Why meal kits have become so popular- because we like when people do it for us. Here’s how you can take this model and apply it with reporters you are pitching.
People often ask me how to phrase the very first words of their email pitch – which actually barely matters at all. But nobody asks about the very end, which is crucial.
‘Tis the tale of the PR Pro who found his pot ‘o gold.
As any good realtor knows, location is everything. Even the most beautiful homes are unappealing if they’re in a bad neighborhood. Location is just as important in PR pitches. A great story angle is not going to attract if you put it in a terrible location in your pitch.
“I just can’t see people paying me that much.” This response was from a recent conversation with a coaching client, which lead me to believe PR people are weird. But don’t worry, we have the power to change!
PR people who come to my workshops often say the same thing when I ask why they’re approaching a pitch in a certain way. It’s because their first boss did it that way.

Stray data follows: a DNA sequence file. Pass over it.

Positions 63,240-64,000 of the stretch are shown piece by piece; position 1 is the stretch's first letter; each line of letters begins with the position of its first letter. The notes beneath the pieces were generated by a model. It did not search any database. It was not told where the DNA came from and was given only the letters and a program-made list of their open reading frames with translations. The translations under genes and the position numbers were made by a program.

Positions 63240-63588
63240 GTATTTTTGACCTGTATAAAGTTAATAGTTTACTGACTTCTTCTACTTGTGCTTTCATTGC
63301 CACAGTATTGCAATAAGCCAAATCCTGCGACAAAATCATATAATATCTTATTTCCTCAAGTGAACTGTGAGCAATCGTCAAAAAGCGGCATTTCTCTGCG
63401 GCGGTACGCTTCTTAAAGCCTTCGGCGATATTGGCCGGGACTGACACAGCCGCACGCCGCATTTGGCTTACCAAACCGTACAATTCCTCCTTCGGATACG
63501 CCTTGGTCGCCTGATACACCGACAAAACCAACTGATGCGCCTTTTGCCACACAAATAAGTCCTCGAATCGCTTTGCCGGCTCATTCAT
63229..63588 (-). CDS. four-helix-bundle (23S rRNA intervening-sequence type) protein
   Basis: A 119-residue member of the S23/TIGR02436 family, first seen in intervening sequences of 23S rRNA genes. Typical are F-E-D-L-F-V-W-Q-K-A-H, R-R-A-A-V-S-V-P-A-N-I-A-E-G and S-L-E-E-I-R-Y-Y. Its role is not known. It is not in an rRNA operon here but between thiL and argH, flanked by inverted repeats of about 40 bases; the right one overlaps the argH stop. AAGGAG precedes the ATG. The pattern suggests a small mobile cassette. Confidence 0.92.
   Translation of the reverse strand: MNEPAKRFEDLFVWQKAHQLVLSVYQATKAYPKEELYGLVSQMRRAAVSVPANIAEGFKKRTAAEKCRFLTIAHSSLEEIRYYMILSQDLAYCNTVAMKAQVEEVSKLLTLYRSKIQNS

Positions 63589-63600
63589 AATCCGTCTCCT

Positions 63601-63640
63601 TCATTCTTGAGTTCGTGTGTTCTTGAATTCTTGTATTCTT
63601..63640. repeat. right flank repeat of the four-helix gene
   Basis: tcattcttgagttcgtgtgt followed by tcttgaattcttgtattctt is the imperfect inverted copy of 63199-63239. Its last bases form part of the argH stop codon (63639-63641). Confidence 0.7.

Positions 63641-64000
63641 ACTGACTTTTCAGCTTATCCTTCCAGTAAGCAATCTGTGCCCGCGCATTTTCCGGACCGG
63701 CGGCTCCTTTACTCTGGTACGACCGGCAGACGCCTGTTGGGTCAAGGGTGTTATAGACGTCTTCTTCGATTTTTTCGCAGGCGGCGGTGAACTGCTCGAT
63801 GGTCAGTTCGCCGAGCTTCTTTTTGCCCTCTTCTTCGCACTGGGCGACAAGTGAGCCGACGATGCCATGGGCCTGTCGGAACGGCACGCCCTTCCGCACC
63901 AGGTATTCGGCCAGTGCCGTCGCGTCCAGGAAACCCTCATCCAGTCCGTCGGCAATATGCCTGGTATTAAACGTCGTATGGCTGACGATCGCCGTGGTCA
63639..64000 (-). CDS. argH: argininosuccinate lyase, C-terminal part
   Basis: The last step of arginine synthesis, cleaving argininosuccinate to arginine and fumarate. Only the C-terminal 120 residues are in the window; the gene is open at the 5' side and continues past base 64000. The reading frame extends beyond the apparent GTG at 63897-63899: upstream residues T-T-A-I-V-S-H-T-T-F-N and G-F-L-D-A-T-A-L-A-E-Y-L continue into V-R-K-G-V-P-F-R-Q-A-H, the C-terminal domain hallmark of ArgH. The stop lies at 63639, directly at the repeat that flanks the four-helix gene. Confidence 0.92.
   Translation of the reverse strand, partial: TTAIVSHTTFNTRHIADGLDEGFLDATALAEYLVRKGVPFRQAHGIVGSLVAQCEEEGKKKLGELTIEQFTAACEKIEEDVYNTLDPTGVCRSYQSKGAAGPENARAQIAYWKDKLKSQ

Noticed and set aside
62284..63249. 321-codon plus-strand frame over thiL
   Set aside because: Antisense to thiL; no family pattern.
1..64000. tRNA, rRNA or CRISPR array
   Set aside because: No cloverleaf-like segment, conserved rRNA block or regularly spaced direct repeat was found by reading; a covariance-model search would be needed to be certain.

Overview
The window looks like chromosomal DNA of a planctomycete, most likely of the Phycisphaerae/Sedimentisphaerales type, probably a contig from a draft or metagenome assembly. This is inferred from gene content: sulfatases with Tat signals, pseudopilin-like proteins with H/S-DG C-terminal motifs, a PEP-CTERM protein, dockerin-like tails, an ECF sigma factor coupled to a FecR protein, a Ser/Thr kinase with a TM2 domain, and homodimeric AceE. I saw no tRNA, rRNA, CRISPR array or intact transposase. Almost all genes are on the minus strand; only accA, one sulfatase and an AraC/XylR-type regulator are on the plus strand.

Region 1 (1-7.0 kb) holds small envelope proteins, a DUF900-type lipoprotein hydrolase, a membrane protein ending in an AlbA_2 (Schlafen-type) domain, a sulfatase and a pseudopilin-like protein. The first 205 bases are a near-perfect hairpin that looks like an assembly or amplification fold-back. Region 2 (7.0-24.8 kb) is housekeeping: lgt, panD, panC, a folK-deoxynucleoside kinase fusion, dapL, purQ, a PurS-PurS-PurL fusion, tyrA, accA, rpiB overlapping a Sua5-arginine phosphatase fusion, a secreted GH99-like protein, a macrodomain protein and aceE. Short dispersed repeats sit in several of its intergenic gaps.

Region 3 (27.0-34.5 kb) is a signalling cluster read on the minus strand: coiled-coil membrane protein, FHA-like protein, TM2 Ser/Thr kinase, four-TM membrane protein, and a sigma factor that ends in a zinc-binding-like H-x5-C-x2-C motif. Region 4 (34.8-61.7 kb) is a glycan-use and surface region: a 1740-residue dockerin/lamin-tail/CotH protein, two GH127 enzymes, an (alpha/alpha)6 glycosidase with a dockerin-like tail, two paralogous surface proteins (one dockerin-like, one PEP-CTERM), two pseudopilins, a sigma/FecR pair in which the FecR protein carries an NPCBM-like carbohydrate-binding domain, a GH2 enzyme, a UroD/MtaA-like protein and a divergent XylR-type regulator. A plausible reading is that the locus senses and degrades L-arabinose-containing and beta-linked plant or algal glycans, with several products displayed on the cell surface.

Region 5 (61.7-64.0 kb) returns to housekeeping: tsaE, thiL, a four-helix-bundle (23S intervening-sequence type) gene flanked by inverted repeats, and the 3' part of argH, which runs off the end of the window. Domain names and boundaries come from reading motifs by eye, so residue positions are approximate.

What can the most popular TV shows from the last twenty years teach us about the audiences we are trying to reach today?
Every year I hold a competition for my Inner Circle members called “The Best Pitch of the Year.” It’s not only an opportunity to reward those with great pitches and placements, but a chance to learn as well.
Last Thursday, about the time my previous post went live online, Jeremy Littau sat down to post some tweets.
I want to help all PR pros overcome their fear of phone pitching and be victorious at it. The two big keys to success are research and phrasing. Here’s an example of one PR pro who is leading the charge in phone pitching at her agency.